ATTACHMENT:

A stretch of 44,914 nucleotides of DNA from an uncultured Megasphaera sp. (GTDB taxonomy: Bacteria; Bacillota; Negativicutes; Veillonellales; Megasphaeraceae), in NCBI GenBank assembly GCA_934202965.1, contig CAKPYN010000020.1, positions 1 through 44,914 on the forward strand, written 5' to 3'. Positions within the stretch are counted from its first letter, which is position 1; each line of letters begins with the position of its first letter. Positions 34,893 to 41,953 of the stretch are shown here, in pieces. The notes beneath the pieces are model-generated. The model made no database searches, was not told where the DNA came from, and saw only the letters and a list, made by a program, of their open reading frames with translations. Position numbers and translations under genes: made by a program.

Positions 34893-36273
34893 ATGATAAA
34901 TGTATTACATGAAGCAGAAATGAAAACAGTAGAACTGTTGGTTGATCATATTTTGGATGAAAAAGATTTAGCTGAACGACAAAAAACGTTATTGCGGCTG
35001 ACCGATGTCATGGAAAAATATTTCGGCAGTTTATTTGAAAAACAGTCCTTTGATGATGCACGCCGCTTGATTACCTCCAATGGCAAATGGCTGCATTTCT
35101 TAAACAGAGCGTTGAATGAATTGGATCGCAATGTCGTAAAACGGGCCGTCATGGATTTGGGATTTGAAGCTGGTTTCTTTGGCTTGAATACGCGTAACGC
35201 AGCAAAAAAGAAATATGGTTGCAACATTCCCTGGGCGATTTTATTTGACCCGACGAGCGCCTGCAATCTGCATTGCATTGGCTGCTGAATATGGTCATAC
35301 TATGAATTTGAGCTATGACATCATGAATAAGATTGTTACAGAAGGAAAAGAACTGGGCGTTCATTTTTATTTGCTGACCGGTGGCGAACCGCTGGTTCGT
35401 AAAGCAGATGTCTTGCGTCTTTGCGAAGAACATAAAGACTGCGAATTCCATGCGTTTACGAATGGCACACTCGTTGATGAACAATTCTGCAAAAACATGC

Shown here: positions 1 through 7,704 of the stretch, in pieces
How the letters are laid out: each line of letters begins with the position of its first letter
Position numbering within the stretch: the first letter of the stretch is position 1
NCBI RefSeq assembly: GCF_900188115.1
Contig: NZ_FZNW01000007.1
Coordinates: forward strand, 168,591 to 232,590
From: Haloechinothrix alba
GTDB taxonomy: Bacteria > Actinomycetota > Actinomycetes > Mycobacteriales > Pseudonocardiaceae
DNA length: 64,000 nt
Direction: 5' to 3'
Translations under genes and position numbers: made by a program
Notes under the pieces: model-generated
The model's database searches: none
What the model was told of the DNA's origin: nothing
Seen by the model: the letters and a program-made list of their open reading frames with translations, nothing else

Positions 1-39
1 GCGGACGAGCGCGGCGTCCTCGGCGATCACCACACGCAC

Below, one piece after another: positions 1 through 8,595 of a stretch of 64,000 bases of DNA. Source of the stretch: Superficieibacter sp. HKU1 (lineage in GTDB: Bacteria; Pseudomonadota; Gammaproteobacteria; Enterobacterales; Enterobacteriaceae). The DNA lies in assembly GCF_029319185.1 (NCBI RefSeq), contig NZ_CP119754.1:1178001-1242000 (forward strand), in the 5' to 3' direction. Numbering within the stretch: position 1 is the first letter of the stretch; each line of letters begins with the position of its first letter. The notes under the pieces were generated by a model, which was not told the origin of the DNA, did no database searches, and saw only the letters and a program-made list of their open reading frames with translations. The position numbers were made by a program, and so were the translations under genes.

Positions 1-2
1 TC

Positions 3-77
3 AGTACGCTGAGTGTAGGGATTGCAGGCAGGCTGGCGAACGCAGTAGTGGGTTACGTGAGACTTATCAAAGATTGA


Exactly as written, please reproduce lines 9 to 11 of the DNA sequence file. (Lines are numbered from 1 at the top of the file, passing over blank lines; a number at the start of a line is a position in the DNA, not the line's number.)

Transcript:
35401 AAAGCAGATGTCTTGCGTCTTTGCGAAGAACATAAAGACTGCGAATTCCATGCGTTTACGAATGGCACACTCGTTGATGAACAATTCTGCAAAAACATGC

Shown here: positions 1 through 7,704 of the stretch, in pieces
How the letters are laid out: each line of letters begins with the position of its first letter